A great example of this is the honeypot example. A Canadian power line company faces the challenge every winter of getting snow off their power lines. Their solution has been hiring a person to climb up the wire poles and shake the snow off the lines one-by-one. Not only is this process dangerous, it’s also extremely expensive. Insurance premiums from this work are enormous, plus the one-by-one nature of de-snowing each pole is extremely inefficient.

This power line company was very clear about the problem that needed to be solved (removing snow from the power lines) and the solution it wanted but left the team open-ended on how to solve this challenge.

A team without psychological safety will defer to leadership to generate ideas because they fear what their leadership might think if they share an idea that seems nonsensical or absurd. 

The reason this is called the honeypot story is because one of this company’s lowest level employees suggested putting honeypots on top of each pole and when bears smell the honey, they will try to climb up the poles for a snack and shake off the snow in the process. 

Take a moment to let that sink in…what an insane idea!?!? For a low-level employee to feel comfortable enough to propose an idea like that, it shows a LOT about their level of psychological safety within their team.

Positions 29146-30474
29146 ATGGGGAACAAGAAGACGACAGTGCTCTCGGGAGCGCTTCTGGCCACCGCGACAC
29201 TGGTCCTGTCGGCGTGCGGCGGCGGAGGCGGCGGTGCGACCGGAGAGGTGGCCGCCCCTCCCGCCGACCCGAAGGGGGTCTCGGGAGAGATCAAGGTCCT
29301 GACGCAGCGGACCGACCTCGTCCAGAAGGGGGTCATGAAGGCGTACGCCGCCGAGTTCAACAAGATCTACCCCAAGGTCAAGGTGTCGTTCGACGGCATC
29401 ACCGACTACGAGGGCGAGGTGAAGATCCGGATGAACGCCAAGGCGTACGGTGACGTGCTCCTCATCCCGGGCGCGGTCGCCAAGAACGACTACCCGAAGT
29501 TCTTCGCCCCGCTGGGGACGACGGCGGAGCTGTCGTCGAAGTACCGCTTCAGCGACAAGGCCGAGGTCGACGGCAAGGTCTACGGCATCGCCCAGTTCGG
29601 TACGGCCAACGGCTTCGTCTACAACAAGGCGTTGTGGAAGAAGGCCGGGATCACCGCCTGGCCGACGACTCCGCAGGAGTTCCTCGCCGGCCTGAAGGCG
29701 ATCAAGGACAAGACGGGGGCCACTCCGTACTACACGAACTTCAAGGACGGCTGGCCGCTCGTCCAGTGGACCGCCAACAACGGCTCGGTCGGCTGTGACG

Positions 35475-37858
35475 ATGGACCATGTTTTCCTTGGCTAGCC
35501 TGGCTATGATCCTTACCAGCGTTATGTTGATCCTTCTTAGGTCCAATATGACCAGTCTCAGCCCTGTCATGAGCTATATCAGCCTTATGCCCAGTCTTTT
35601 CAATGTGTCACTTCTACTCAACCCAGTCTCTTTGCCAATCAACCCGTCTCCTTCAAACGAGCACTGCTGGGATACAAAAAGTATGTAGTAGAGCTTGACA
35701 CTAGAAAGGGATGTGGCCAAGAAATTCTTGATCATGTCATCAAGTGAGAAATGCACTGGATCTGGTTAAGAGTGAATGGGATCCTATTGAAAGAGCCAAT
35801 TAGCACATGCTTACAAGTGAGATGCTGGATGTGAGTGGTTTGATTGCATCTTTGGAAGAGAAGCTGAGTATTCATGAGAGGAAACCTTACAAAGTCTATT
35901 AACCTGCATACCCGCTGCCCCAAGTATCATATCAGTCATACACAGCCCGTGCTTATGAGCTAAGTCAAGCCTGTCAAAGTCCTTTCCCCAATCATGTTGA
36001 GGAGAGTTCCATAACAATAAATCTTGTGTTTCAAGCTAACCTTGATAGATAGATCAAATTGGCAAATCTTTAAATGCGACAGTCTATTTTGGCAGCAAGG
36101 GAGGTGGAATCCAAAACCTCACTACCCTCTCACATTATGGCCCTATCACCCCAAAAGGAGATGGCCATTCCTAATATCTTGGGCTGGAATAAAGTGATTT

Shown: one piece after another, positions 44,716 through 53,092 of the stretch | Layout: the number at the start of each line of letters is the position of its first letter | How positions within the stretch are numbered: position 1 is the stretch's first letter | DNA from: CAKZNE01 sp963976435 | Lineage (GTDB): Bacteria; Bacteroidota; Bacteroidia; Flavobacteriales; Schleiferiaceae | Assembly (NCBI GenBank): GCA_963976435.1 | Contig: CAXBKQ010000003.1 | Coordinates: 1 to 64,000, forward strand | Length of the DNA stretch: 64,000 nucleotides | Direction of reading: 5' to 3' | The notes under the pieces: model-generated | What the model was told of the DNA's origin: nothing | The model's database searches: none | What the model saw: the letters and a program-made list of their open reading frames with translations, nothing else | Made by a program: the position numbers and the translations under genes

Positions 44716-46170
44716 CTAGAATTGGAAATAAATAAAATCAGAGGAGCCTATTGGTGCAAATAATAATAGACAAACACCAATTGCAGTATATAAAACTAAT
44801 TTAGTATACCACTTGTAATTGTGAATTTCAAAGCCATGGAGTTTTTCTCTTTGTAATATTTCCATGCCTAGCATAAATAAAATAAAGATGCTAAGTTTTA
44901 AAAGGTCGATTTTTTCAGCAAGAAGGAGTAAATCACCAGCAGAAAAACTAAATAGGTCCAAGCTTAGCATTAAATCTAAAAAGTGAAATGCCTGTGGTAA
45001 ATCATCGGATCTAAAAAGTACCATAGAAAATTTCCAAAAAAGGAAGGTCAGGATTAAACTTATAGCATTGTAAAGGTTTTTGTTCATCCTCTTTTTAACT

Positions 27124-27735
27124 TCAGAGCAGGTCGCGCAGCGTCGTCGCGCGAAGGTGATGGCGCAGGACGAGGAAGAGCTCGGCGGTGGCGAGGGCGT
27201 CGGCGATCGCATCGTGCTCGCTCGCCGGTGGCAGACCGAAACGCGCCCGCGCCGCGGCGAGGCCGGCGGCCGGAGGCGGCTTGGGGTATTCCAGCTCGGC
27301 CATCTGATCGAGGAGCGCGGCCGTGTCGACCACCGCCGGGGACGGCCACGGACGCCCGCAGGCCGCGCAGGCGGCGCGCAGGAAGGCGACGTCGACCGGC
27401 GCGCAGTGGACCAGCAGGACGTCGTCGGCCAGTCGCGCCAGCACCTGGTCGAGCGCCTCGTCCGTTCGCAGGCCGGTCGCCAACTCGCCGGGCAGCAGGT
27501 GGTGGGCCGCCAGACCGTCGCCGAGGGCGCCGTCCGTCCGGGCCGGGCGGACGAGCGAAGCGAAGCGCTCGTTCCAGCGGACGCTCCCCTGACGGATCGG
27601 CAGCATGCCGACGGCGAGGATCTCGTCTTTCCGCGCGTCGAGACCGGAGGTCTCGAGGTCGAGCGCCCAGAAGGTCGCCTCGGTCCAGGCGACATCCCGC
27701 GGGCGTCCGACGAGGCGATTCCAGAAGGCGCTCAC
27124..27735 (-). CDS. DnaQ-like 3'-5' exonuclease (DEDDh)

And although the company didn’t end up using the honeypot idea, it did spark their eventual solution: hiring helicopters to fly by their power lines and using the wind from the helicopters to knock the snow off: a cheap, safe, and efficient solution. 

Psychological safety in innovation doesn’t mean that people feel comfortable when proposing the ultimate idea. It just means they feel comfortable proposing ANY workable idea and help narrow down what the eventual idea might end up being.

One of the best ways to build psychological safety on a team is with vulnerability. As a leader, being vulnerable shows your team the emotional bumpers and that you don’t always have answers to every problem. Vulnerability also shows your team that you have made big mistakes and had awful ideas before and that those ideas help lead to better solutions. In the early days of Amazon, they had to pack their boxes on the floor, and Jeff Bezos suggested that the team needs knee pads; psychological safety helped an employee to say “No Jeff. We need packing tables”.